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This needs to be done when you create the Box2DLight's Light object. You can fix this by setting the setSoftnessLength(float) on the Light object. For example: m_Light = new ConeLight(...); m_Light.setSoftnessLength(1.5f);


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Fallback "VertexLit" might be hiding an issue with the primary shader, although it looks fine to me. You should probably still remove that line until you know your main shader is working correctly. My other guesses would be that the mesh colors are not being set for some reason. Are you using the .sharedMesh instead of .mesh accessor? There's a lot of ...


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I am not super familiar with the topic but I did do a little digging for you to try and come up with some easy to understand tutorials or articles. I hope you find at least one of these useful to you. I tried to avoid links that used deferred rendering. Link One Link Two Tutorials Advanced Rendering in OpenGL Random Tutorial Website


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I'm not exactly sure what you want to hear, but I think deferred lighting is still the best for many light sources. The way you do that is that first you gather all the geometry properties by rendering the scene without any lighting at all. You basically render the scene in 4 versions into a buffer called G-Buffer: color, normal, depth, position. You may ...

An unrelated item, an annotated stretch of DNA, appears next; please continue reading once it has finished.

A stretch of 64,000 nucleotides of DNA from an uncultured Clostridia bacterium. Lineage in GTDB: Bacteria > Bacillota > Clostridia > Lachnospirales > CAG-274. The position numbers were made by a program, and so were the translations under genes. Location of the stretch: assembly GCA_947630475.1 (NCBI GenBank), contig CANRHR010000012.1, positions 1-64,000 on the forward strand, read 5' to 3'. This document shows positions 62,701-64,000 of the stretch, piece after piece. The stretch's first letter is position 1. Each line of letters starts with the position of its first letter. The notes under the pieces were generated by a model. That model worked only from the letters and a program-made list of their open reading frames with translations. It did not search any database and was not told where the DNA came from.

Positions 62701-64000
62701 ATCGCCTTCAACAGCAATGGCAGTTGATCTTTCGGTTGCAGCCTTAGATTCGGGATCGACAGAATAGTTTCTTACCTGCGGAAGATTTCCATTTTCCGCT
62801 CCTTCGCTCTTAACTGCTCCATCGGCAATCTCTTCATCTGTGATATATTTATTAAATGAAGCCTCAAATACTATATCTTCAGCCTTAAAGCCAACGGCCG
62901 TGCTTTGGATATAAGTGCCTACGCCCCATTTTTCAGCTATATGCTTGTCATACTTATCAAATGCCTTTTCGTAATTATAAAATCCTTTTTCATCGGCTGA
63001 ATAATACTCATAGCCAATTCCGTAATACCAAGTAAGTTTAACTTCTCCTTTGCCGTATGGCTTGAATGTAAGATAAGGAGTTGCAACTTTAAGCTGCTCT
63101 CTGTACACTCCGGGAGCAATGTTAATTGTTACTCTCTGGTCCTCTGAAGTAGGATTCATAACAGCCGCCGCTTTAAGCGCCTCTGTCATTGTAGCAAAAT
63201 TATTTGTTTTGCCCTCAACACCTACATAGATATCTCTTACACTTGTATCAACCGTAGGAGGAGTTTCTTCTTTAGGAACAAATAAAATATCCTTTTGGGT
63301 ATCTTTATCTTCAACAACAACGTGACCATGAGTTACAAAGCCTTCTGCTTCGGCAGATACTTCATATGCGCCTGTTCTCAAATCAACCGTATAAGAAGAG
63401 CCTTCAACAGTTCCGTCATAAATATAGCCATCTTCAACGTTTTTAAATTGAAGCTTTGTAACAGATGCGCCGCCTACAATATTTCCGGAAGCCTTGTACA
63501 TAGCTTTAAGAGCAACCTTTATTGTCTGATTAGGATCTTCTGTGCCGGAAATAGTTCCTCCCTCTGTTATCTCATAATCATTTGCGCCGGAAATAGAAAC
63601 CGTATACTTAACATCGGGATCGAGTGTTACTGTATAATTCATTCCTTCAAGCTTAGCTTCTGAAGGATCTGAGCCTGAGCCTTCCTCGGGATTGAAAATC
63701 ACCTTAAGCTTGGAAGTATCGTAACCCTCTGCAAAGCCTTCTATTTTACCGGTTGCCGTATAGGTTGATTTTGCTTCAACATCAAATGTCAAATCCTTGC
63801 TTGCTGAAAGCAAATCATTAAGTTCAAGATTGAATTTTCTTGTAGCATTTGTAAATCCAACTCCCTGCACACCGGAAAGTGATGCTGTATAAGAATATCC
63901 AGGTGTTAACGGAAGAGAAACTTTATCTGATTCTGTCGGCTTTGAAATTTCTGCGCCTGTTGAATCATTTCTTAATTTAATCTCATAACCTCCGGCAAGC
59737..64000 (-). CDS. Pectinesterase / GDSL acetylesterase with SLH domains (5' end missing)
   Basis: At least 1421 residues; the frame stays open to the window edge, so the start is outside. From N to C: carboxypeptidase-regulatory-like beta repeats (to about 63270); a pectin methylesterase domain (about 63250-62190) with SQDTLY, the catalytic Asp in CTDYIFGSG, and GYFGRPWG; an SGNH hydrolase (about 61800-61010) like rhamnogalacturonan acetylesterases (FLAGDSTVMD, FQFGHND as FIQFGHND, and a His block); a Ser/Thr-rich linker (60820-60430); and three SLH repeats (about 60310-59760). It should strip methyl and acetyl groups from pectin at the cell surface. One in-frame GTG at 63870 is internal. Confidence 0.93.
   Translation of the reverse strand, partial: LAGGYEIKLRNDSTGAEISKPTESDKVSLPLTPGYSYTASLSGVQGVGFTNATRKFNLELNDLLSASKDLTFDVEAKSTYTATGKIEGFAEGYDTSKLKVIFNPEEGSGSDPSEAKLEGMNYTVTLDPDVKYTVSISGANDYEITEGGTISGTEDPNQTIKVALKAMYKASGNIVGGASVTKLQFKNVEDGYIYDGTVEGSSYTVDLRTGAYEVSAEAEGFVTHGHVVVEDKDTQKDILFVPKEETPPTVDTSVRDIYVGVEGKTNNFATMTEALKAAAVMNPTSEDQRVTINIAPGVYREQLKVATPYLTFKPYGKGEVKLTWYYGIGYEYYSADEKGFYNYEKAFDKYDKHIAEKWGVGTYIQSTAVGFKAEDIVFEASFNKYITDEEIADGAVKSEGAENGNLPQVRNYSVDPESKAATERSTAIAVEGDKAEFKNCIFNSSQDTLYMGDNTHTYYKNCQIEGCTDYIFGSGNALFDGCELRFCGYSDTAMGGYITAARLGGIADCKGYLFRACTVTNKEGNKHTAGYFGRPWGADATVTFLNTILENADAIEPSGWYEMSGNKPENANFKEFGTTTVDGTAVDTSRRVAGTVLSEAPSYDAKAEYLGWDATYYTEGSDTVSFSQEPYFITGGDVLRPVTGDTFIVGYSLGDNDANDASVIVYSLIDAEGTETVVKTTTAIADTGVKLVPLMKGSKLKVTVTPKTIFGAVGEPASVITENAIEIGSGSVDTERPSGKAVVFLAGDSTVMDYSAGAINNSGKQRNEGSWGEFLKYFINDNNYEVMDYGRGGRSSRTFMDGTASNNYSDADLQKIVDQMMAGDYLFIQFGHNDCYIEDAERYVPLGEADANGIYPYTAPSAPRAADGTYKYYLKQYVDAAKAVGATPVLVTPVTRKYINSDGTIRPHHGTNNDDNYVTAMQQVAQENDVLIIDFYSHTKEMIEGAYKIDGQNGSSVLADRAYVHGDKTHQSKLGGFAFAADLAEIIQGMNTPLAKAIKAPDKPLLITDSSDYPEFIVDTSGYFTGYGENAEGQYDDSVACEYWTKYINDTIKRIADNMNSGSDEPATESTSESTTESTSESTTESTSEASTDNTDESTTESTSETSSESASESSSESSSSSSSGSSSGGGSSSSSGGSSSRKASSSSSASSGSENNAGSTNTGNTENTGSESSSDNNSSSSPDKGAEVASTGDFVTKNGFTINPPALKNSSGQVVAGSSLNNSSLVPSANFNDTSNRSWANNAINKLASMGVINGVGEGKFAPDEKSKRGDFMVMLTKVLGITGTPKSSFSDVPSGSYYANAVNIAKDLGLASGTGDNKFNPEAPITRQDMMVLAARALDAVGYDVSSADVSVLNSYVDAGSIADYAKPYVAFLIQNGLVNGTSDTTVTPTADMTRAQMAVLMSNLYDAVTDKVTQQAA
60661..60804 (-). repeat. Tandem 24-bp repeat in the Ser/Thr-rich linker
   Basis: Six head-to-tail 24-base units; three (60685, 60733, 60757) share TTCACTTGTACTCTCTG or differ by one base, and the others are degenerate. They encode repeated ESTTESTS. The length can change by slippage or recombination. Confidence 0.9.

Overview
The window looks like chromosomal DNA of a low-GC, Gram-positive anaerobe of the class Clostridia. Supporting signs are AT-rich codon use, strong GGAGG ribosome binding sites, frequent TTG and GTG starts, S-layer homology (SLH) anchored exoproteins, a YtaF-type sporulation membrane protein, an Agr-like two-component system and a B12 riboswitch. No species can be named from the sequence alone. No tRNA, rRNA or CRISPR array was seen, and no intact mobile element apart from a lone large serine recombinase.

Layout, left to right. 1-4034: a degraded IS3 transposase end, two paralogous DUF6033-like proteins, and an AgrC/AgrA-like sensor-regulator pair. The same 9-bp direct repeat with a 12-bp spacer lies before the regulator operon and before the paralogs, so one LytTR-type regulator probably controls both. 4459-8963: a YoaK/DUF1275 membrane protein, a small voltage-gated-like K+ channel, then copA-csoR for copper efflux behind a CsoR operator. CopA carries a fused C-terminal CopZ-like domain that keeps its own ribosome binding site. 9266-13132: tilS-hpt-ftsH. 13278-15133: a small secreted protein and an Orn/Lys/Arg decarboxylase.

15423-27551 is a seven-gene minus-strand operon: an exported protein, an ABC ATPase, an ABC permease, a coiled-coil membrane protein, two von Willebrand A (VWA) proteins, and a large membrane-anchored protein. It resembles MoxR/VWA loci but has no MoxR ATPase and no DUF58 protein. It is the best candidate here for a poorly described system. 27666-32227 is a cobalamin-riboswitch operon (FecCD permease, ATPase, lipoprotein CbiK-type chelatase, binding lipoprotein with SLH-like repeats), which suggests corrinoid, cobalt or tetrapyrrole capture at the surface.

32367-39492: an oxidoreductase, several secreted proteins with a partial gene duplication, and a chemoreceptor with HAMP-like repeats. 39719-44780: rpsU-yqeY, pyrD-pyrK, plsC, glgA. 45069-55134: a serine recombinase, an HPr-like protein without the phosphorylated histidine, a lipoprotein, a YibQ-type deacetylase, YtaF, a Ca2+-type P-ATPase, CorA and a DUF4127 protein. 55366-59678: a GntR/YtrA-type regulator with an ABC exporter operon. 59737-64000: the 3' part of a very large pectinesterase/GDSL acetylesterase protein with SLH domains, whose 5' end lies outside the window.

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General Description Quick Note irradiance maps are the image of the world around a point (environment map) which has been recalculated so each pixel is actually the sum of incident lighting on a surface with a given normal. When given a surface you can use the normal to do a texture lookup to get the indirect illumination value. OK, so your irradiance ...


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You could do something as simple as XMVector3TransformNormal of the direction light with the original Rotation. Generally in SIMD-friendly coding, individual component access is a performance hit, so you want to avoid doing it whenever possible. That's why in DirectXMath (aka XNAMath version 3) the individual element members _11 - _44 were removed from ...


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Before you get too deep into this project I'd like to comment. It looks like you're drawing the whole cube for each block in the world. If I am wrong, then ignore this, but if I'm right you should definitely consider a more efficient approach. You do want one normal per face, which probably means drawing cubes with 24 vertices (4 vertices per face, instead ...


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If you would do hard normals for these boxes it would eliminate your problem. For that you have to have a normal not per vertex, but per face. You could do this by having four vertices with the same normal for each face of the cube, that is 24 vertices. That way, a whole face will receive an even amount of light. You also mention that you tried to combine ...



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